On Thursday, all seven Republican contenders for the governorship gathered at Legacy Church in Edgewood for an East Mountains forum organized by Republican volunteers in the area. At the event, all the candidates distinguished their unique platforms, experience, and focuses they would take if elected governor for the first time in a forum setting.
Former Cuba mayor and Right to Life Committee of New Mexico executive director Ethel Maharg focused on all the issues at the event, but focused on the state being the “abortion capital of the world.” She said, “You see, we can save schools, the economy. We can do the audits. We can do Border Patrol, all these different things that we’ve been talking about. But when it comes down to it, I want to ask you this question: For who? If we do not take care of the most vulnerable, it won’t really matter.”
Former Gary Johnson official and educator Tim Walsh focused on education, telling the audience that the Children, Youth, and Families Department was a “cancer sore” that has “never worked appropriately.” He said as governor he would consolidate the agency into the New Mexico Department of Public Safety. He also focused on charter schools and school vouchers.
Sandoval County Commissioner Jay Block was one of the few candidates who took subtle jabs at other candidates, including Rep. Rebecca Dow (R-Truth or Consequences) for some of her votes and financier and retired Brigadier General Greg Zanetti of Albuquerque for his past work for Bill Gates. Block touted his law enforcement endorsements and his past championing Right to Work in the state.
“I will also get rid of vaccine passports and forced vaccines,” said Block. “I as your governor will never shut down your business, your church, or your school, and I will never overrule a school board. That is for you to decide on the local level. You elected those school board members. You vote them out if you want to.”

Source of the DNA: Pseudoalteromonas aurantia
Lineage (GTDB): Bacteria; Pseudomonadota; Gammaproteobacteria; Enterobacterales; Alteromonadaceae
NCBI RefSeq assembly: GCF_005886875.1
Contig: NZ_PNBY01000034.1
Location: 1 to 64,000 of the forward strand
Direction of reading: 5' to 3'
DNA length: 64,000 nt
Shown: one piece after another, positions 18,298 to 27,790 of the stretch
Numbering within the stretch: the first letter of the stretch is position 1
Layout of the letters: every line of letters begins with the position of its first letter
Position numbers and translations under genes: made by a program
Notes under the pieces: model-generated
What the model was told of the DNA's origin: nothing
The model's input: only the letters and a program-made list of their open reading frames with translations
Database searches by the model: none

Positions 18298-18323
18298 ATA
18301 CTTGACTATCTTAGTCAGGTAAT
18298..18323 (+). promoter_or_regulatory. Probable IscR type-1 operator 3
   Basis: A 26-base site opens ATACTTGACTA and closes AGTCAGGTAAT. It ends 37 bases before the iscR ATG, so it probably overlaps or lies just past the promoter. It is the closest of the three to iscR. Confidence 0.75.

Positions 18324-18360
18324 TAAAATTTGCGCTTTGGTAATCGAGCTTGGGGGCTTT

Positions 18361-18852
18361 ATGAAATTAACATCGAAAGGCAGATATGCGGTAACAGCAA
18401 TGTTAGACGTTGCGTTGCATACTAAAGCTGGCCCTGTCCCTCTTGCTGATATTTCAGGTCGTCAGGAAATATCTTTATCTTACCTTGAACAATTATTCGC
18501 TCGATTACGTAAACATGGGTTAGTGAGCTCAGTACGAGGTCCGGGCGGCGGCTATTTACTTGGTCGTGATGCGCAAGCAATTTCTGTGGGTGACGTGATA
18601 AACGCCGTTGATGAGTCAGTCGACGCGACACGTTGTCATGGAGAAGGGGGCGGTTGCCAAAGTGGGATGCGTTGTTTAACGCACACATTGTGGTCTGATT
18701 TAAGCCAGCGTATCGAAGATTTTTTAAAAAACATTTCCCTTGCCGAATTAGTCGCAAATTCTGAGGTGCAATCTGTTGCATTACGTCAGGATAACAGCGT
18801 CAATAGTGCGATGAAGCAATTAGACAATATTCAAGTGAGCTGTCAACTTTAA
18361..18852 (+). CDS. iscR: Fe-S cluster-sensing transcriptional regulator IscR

Zanetti agreed with many of the other candidates on issues and distinguished himself with his focus on water. “Without water, we got nothing,” he said. “Do you know that New Mexico, by some estimates, has 15 billion — billion — acre-feet of brackish water? It’s amazing. Now, some people say that’s too high. Some people say it might be a tenth of that. All right, let’s just say it’s 2 billion acre-feet. That’s enough for Albuquerque to have water for 1,000 years.”
Dow spoke at length of her experience in education and her experience as a representative but made clear the Constitution came first. “This is a divinely inspired document; this is non-negotiable,” she said. “And when we have a governor who has a reverence and a respect for our constitutional republic, who understands what it means to fight for individual state rights, especially as a Western state, that will be my priority.”
Businesswoman Karen Bedonie of Mexican Springs differentiated herself from the other candidates, putting a forensic audit of the 2020 election front and center. She said, “Without a forensic audit, none of this matters.” She made clear, “We need it here in New Mexico. We are dirty, very dirty. And right now, nobody wants to get any county done because they say, ‘Oh, it costs too much money.’ But guess what? There’s people out there that are willing to help us. I have been on the ground. We need at least one county or two counties to actually go through this forensic audit to trigger the rest of them.”
Louie Sanchez, who has experience as a co-owner of Calibers gun store and shooting range and as a long-time medical professional, said, “Everyone up here is saying, ‘I’m the only candidate. I’m the only.’ Well, I’m the only candidate who actually owns a gun store.” Sanchez mentioned how he would focus on health care, whereas other candidates had not put it as central to their campaigns. “Why aren’t we talking about health care?” he asked. “That’s the only thing we really have good going in this state. We’re 33rd in health care.”
The reception of the event from attendees seemed mostly well-received, with all candidates getting equal time to speak and differentiate their priorities in one place. But despite all the differences between these candidates, they all focused on one priority: taking out Democrat alleged serial groper Gov. Michelle Lujan Grisham in 2022.